Katie McCabe gets the superstar treatment on special day at the Aviva

Fifty years since Ireland’s first official international, this was some indication of how far the national team has travelled since then

The hardest part of Saturday for Katie McCabe was probably deciding which of the young girls holding up signs looking for her shirt during the post-match lap of honour was the most deserving.

In the end, she opted for decorum, keeping the shirt on her back and presenting her boots to a girl behind the South Stand goal.

The security man between her and the recipient, tasked with passing the footwear over, was surrounded by what looked like the front row of a One Direction concert, all of them hell-bent on getting their hands on those boots. He was lucky he wasn’t mangled.

Katie McCabe is a superstar. Yes, we knew this already, after all she’s just become the first Irish woman to be nominated for the Ballon d’Or, so there’s that.


But the cacophonous roar that greeted her name when the starting XI was called out over the Aviva Stadium speakers was testament to just how much of a star she has become for these young ones.

Any notion that zipped lip emojis and the like would lessen the love ... nah.

If you’d employed a cheer-o-metre, McCabe’s reception was followed closely by the ones received by Amber Barrett and Abbie Larkin. The adulation for Barrett is understandable (hint: Hampden Park 11 months ago), the frenzy for Larkin more revealing.

She’s just 18, so that is, no doubt, a factor in the relatable sense, and she has a personality that is as bubbly as it is endearing, but it’s an indication of the impact of the World Cup where she truly announced herself. When she came on for the last half-hour on Saturday, the roof would have ended up in Ballybunion if there had been a roof. The young ones have taken to this young one.

It was a gorgeous occasion. We can all get a bit too fluffy about these “firsts”, it seems like we’re forever talking about landmarks and off-the-field fuss and fluster instead of what this team actually achieve on it.

But this was special. Ambling back in to town, there were gaggles of girls with their Mas and Das, a bunch of them with McCabe, O’Sullivan, Barrett, Brosnan and Larkin on the back of their Irish shirts, high on the experience of being part of that 35,944 crowd.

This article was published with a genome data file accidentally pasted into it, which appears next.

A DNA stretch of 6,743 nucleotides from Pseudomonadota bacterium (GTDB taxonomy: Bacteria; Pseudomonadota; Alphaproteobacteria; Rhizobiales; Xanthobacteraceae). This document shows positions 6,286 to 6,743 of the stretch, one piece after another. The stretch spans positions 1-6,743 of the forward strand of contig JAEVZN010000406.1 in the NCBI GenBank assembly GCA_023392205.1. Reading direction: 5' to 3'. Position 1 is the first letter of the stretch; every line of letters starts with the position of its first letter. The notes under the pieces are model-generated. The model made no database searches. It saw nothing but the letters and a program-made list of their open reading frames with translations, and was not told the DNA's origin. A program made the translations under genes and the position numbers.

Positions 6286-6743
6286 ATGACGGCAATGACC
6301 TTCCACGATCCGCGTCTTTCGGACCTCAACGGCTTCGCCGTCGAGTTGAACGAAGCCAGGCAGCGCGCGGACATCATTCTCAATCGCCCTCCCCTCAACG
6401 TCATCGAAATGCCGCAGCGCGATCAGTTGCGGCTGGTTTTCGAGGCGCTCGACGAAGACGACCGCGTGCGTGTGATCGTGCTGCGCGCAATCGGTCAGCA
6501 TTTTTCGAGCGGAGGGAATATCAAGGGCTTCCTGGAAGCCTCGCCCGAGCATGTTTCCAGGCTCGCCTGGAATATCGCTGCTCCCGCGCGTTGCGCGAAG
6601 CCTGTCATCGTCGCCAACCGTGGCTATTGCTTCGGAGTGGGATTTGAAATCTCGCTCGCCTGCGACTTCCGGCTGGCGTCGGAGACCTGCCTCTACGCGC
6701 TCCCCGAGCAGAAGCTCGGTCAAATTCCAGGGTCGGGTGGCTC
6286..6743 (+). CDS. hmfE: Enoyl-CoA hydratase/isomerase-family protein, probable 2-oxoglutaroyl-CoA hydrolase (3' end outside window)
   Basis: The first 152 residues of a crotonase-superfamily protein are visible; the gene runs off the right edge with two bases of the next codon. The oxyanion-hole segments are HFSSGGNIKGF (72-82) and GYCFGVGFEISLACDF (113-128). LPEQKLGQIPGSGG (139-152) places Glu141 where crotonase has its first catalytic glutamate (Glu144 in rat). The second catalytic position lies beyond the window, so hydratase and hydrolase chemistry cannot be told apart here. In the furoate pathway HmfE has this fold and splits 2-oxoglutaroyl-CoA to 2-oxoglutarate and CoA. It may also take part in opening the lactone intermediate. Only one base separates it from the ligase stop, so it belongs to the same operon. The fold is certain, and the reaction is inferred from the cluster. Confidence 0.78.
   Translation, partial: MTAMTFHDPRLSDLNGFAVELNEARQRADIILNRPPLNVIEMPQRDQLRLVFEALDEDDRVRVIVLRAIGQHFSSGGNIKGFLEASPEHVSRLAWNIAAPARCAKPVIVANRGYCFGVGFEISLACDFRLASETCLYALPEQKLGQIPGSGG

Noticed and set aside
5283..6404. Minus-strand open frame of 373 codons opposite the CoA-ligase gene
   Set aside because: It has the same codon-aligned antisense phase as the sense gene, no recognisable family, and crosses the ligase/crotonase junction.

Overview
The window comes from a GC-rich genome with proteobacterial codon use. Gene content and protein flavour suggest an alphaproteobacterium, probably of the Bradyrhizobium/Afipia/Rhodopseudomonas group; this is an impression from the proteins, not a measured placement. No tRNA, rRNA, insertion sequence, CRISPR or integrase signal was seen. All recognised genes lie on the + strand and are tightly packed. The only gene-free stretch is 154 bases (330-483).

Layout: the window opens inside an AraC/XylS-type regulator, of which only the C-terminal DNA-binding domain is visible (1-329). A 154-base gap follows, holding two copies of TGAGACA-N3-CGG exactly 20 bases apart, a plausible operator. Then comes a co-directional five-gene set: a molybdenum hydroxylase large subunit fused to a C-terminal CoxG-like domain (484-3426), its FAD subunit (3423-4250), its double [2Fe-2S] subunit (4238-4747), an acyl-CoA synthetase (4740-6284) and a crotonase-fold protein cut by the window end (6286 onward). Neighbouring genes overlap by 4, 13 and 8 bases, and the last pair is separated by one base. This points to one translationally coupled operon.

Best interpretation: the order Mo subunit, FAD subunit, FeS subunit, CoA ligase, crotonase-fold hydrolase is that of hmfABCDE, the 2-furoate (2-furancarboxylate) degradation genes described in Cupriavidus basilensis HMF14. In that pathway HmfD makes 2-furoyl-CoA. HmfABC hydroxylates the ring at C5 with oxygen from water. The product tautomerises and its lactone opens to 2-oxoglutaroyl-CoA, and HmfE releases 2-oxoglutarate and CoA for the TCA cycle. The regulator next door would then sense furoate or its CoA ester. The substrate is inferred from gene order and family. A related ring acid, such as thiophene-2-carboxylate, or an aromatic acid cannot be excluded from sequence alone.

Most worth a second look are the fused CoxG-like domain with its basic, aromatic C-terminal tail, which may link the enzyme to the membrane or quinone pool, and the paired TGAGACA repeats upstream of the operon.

And best of all, the buses from every corner of the country lined up in the surrounding roads. Cork, Galway, Tipperary, Sligo, Limerick, and so on. Those midweek late evening kick-offs in Tallaght make it impossible for this constituency to attend games, a 1.0 start on a Saturday way more doable. There’s a world outside Dublin, let this be a reminder.

For the members of the 1973 Republic of Ireland team in attendance on Saturday, the sight of the 2023 side taking to the pitch in front of a crowd of that magnitude will have been quite something.

It is [a day that] will stay with us for the rest of our lives

—  Eileen Gleeson

Fifty years since Ireland’s first official international, against Wales at the somewhat less salubrious surroundings of Stebonheath Park in Llanelli, this was some indication of how far the national team has travelled in the intervening years.

And they responded to the occasion, after a nervy enough start, Kyra Carusa scoring the second in a 3-0 win. Afterwards? Buzzing. “It was like we were back in Australia at the World Cup,” she said.

“And having played in the World Cup, and now playing at the Aviva, you’re exposed to something crazy, the amount of people, the fans, the preparation, the professionalism. And then coming out, there was just a sea of green everywhere, it was so exciting. Women’s football is exciting right now.”

While she made no small impression at the World Cup, Carusa’s task was a thankless one at times, so often was she left isolated up front. Against Northern Ireland it was different, she had Lucy Quinn alongside her with Denise O’Sullivan just behind, and wing-backs McCabe and Heather Payne venturing forward at every opportunity.

“It’s nice to have someone to play off,” she said, “and what a game for Lucy. Yeah, it’s nice to have two up top to support one another but also to support the rest of the team and give us more opportunities to play the ball higher up the pitch.”

Against higher ranked opposition, it’s unlikely they’ll be as bold, but you could see the enjoyment the players took from playing with more adventure. Megan Connolly returning to her midfield role, having been shifted to defence by Pauw, worked well too, as did O’Sullivan and McCabe being given more freedom to roam.

The steeliest performance of the night probably came from Tyler Toland in the mixed zone after the game, her determination not to talk about the past as resolute as the display that earned her the player of the match award.

She’s been through the mill these last four years, at a loss to understand the actual reasons for her exile by Pauw, but she’s back and now that she’s getting regular football with Blackburn Rovers is likely to be a big player for Ireland for a few years yet. She is, after all, just twenty-two.

On to Budapest they go for their second Nations League game after a memorable opening to their campaign. As interim manager Eileen Gleeson put it after, “It will stay with us for the rest of our lives.”

Mary Hannigan

Mary Hannigan

Mary Hannigan is a sports writer with The Irish Times